Sunday, January 20, 2002


A snowy day in Delaware; our first winter storm of the season. It was a good day to kick back, and reflect upon the past. Some history, from various sources on the web:

In the period of time between 1774 and 1789, a group of conspirators gathered together to discuss governance and treason, and became the fathers of our country. The Library of Congress captures many of the difficulties they faced, using a combination of narrative and primary resources including documents, paintings, and prints in a presentation entitled To Form a More Perfect Union: The Work of the Continental Congress and the Constitutional Convention.

Colonial Hall: Biographies of America's Founding Fathers is an introduction to some of the people who shaped the country. In addition to biographies of those from other states, Delaware is represented by Ceasar Rodney (you may have seen him on the back of the Delaware quarter), George Read, and Thomas McKean.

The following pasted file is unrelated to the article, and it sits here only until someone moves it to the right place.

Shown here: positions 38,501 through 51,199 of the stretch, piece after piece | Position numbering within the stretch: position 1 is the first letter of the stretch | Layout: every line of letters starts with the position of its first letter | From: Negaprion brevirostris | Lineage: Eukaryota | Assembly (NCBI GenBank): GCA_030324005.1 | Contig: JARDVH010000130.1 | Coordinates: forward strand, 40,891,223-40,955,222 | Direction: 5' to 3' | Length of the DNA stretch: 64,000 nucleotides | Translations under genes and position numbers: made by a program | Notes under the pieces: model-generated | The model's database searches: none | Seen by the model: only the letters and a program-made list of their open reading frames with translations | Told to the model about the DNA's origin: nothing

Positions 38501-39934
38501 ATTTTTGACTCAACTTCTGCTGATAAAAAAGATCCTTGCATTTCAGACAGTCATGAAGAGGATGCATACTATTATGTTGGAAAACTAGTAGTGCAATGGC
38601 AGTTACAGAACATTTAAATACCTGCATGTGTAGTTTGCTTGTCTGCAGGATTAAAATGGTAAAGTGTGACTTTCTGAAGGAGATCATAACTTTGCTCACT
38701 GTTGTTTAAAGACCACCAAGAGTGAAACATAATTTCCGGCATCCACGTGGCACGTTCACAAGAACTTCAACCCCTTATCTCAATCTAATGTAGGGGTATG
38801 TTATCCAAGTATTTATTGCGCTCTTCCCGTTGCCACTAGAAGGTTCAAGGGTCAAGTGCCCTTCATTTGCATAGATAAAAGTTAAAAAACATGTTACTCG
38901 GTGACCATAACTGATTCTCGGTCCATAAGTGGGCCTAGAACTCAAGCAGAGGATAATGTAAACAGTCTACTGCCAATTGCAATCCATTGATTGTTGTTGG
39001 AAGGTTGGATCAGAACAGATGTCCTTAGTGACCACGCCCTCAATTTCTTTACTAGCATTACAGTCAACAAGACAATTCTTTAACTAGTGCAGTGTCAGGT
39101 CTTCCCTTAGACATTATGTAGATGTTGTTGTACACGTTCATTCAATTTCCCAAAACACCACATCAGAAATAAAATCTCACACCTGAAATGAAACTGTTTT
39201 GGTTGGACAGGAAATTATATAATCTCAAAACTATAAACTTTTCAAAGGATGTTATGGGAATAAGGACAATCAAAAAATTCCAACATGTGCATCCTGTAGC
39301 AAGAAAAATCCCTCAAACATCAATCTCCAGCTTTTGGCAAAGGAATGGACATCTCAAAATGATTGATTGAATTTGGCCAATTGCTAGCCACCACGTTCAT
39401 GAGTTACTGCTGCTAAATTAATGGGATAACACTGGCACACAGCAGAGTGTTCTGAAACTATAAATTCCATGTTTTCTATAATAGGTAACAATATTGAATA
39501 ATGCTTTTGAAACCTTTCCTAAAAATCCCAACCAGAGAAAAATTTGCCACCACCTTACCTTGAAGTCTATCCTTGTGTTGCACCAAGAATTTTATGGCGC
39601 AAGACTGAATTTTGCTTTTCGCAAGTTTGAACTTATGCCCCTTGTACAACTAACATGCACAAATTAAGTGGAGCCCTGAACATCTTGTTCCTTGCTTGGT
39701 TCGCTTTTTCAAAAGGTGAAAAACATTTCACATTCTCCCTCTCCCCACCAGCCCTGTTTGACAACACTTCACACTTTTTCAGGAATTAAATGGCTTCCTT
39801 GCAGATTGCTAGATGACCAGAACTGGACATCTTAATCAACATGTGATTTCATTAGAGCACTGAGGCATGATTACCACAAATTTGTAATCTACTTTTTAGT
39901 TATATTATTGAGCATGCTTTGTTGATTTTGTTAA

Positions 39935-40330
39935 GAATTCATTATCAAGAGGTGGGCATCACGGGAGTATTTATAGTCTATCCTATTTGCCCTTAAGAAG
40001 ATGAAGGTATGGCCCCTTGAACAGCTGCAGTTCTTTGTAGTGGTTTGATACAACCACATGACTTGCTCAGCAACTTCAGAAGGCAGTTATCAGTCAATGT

Black Robes and powdered wigs are symbols of office that many attribute to the Judiciary. In Wigs, Coifs, and Other Idiosyncrasies of English Judicial Attire, we learn about how these articles of clothing came to be associated with the legal system.

One of the historical and legal precedents for the Declaration of Independence came from a gathering near where Windsor Castle stands today, on June 15, 1215. The document signed on that day gave the colonists an example they drew strength from, as described in an article called Magna Carta and Its American Legacy.

Judicial review, and the power of the Supreme Court to declare an act of the legislature or executive unconstitutional found its origin in a decision of Chief Justice John Marshall. A page on the case involved, Marbury v. Madison, is an introduction to the history and the people involved in the controversy behind the legal opinion.
- William Slawski